Festival highlights ambitions for egalitarian coffee

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A coffee snob finds hope for flavor and equality at a coffee festival in Vietnam's coffee capital

Artist perform at the opening ceremony of the 4th Buon Ma Thuot Festival in Dak Lak Province on March 9

I arrived at the Buon Ma Thuot Coffee Festival with a headache and low expectations. The headache was from the harrowing bus trip I had just taken from Da Lat, and my expectations from my stubbornly American coffee sensibilities. Having spent just under three cumulative years in Vietnam, I have learned to treat Vietnamese coffee with a fair amount of skepticism. Bitter, strong robusta roasted with chemicals and additives and usually in instant form, it has almost uniformly wreaked havoc on my taste buds and my nerves.

You could call me a coffee snob. In fact, I think it's technically what I'm considered, preferring specialty arabica from Ethiopia and Guatemala, ground fresh and brewed using a Kalita cone. The Vietnamese stuff sold on the street coined "a delicious oil spill" by an American friend makes my stomach churn.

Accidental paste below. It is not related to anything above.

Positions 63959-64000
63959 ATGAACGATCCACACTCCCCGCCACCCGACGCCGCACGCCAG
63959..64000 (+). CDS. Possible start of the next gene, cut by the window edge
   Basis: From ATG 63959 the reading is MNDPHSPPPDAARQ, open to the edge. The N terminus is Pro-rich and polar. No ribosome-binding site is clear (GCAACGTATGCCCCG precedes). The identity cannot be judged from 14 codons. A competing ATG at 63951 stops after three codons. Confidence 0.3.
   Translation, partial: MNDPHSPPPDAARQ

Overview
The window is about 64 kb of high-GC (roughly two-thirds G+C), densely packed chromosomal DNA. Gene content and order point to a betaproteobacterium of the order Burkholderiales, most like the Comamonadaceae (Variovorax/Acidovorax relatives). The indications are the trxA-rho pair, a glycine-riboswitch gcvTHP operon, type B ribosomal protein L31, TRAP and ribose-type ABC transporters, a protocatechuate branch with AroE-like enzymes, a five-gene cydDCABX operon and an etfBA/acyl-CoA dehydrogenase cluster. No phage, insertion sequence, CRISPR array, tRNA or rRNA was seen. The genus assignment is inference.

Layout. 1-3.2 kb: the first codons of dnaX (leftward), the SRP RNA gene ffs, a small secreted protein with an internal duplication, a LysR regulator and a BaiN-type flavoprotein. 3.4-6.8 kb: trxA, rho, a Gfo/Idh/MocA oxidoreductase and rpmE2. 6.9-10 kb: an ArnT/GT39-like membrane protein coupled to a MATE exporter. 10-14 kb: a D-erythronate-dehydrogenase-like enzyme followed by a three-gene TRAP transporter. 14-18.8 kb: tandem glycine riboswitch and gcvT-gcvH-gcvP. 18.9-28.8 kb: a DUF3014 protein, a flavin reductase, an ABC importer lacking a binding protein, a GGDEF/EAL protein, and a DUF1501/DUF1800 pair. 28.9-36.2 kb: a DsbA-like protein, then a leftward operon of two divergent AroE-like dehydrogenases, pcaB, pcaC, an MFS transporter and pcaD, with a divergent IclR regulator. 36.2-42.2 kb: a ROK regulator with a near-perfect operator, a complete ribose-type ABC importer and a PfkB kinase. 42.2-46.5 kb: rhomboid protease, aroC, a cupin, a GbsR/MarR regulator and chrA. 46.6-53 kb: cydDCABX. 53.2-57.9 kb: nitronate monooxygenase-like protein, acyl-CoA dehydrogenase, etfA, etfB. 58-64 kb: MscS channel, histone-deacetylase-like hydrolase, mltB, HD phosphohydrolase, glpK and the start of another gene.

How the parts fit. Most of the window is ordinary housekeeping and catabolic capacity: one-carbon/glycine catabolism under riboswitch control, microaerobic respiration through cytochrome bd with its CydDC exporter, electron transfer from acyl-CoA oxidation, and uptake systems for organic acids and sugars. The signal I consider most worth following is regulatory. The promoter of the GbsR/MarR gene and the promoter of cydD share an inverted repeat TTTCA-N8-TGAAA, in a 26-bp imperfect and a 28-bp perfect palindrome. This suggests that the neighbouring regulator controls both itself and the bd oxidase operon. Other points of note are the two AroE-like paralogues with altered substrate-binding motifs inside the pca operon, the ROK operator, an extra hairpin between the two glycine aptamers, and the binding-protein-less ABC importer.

But the coffee in Buon Ma Thuot was different. And it was everywhere. During the four days of the coffee festival, much of it was free. The more I tried it, the more I liked it, and by the end of my stay I was equally caffeinated and charmed by the agricultural pride of the central highlands.

Sponsored by coffee giant Trung Nguyen in the province that produces nearly fifty percent of the country's coffee, the festival was an energetic mash-up of cultural event, industry conference, and populist extravaganza. Attended by impressive numbers of dignitaries, ambassadors, locals, foreigners, and celebrities, it was easy to forget at times that I was 330 kilometers away from a metropolitan center.

My first night in town I headed to the Coffee Party at Trung Nguyen Coffee Village, an expansive visitors center with beautiful grounds and classy places to sit and enjoy a cup. The centerpiece of the village is its coffee museum. Just a small part of a larger German collection, the museum is full of coffee industry relics. Grinders, roasters, brewers, coffee cups, canisters, and memorabilia are displayed below poster-sized photographs of plantations and workers in Africa. Clearly aware of coffee's history, the museum conveys a deep respect for the art and work of coffee-making.

Bridging the gap